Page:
Rosslyn Hotel | Los Angeles Conservancy
Photo by Richard Langendorf

Rosslyn Hotel

The Rosslyn Hotel (1914) and the Rosslyn Hotel Annex (1923) across the street were built, owned, and operated by the entrepreneurial Hart brothers, whose name is represented by the iconic heart-shaped sign on the roof. They both started their careers in hospitality as bellhops at the Old Natick House in the center of downtown Los Angeles, and they later managed the property with their father after he purchased it.

The New Rosslyn Hotel, as it was originally named, was built next to an older hotel called the Rosslyn, for the staggering sum of one million dollars (hence the signage, Million Dollar Hotel). The annex was constructed across the street nine years later, and both buildings were designed by John Parkinson in the popular Beaux Arts style.

Its luxurious décor and amenities (such as ice water from the tap and ventilated phone booths) were worthy of a grand hotel, while its prices made it affordable to the average traveler.

At one time it was the largest hotel on the Pacific Coast, with 1,100 rooms and 800 baths between the two structures.

When the New Rosslyn opened in 1914, newspaper reviews described a lobby adorned with marble, mahogany, and art glass, as well as a grand 450-person dining room. The lobby originally featured an enormous five-panel mural by artist Einar Peterson depicting the history of Los Angeles. The mural has since been obscured by a drop ceiling, and years of insensitive alterations and neglect have covered over or destroyed much of the interior decoration.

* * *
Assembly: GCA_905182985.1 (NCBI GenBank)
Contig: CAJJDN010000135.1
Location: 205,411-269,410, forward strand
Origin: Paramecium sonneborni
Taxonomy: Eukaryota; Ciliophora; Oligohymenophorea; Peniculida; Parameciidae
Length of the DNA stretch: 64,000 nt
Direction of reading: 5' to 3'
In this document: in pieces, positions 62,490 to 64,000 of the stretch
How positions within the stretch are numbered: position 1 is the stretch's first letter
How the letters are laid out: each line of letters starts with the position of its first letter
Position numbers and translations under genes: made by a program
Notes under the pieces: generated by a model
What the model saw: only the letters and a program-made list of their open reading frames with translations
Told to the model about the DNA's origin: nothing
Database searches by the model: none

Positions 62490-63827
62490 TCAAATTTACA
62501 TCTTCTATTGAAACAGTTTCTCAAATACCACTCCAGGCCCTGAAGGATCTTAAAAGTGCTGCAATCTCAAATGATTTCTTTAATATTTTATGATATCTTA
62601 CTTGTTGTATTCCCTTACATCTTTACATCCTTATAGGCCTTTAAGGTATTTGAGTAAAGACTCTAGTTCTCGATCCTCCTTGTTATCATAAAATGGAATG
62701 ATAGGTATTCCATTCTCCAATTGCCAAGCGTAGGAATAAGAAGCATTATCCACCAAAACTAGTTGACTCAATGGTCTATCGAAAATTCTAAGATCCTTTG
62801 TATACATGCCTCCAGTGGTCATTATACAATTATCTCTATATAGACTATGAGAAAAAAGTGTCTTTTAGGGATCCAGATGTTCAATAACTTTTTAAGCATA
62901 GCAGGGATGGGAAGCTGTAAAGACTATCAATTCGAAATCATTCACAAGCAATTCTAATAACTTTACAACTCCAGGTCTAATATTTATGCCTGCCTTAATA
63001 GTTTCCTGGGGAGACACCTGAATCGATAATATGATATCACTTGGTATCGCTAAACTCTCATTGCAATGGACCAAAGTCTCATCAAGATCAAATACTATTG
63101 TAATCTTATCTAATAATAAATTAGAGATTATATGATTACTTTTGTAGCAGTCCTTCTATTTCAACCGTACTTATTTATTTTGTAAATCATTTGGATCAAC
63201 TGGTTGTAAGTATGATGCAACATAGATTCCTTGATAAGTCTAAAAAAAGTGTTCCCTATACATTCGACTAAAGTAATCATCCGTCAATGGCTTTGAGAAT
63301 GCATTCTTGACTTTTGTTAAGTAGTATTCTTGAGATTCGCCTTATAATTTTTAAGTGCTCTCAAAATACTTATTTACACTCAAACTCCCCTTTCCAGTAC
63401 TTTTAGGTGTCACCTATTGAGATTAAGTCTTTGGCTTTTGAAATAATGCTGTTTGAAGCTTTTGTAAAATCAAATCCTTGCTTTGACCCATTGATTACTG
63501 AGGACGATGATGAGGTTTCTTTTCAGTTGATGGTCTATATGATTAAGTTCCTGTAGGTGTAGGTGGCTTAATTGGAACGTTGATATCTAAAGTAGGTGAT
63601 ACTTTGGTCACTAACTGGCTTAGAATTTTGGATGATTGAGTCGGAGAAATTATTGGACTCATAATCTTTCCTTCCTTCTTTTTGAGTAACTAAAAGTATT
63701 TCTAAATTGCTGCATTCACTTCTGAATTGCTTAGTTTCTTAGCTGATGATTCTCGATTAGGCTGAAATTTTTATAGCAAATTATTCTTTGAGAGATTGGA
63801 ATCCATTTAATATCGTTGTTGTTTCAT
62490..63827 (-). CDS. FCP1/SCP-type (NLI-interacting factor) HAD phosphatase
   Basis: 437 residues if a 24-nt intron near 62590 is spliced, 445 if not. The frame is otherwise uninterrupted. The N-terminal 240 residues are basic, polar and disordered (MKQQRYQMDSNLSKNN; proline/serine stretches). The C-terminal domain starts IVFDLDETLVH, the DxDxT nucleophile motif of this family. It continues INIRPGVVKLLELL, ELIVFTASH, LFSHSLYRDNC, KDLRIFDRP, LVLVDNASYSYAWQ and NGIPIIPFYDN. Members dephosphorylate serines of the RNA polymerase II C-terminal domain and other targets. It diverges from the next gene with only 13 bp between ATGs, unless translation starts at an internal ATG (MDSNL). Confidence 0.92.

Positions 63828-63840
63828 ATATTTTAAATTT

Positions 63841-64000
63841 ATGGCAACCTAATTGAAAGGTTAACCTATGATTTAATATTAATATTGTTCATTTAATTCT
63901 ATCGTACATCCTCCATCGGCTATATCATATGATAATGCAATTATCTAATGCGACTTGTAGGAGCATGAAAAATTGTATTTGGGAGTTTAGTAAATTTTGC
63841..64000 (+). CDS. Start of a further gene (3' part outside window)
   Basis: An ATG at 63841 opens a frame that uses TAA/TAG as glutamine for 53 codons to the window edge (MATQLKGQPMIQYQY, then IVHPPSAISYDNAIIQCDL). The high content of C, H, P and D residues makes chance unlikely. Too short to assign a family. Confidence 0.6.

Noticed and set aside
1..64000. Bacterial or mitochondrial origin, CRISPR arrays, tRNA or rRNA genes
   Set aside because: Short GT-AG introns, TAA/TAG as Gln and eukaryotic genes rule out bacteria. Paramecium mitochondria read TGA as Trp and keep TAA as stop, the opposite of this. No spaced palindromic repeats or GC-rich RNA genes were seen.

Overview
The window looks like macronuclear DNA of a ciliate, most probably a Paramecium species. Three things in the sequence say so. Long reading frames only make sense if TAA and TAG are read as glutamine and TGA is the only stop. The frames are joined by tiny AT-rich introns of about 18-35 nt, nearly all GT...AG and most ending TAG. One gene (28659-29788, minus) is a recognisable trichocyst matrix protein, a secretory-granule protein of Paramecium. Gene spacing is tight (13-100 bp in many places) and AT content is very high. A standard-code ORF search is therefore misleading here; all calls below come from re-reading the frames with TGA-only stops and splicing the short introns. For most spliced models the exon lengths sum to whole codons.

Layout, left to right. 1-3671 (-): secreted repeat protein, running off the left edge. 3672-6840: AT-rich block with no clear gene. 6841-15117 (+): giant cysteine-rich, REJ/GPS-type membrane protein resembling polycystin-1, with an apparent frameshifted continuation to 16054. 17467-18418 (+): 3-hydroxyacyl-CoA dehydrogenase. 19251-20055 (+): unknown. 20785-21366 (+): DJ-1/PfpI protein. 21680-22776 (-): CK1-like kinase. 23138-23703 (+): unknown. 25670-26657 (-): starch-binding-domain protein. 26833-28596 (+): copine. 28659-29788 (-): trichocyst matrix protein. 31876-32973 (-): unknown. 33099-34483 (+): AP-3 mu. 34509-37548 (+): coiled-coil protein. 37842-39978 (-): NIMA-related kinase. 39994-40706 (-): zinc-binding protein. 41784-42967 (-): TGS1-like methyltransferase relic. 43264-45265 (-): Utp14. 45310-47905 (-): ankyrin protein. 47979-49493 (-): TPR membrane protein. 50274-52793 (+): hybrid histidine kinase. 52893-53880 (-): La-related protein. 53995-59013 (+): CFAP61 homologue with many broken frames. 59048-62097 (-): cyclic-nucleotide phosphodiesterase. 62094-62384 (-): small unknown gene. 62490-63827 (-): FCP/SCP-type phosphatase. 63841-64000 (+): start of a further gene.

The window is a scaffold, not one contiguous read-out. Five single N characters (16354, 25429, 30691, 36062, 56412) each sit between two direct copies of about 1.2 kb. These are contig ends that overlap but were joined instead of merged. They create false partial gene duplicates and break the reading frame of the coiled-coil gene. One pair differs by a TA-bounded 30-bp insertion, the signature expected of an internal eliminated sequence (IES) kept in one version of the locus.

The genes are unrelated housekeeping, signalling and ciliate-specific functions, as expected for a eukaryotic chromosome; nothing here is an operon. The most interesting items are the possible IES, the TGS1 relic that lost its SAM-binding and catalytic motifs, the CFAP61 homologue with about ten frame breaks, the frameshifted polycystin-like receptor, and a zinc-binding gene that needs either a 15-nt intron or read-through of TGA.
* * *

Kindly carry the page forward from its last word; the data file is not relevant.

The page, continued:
Despite its once-celebrated status in the downtown hotel industry, as the character of the neighborhood began to change, so did the Rosslyn. It went dark for some years before the Frontiera family purchased it in the late 1970s, renaming it the Frontier. The family’s leadership and support were instrumental in fostering the art gallery scene that is now a staple of the area. Renamed the Rosslyn Lofts in 2006, it currently provides both market-rate lofts and low-income housing.

Photo courtesy Architectural Resources Group

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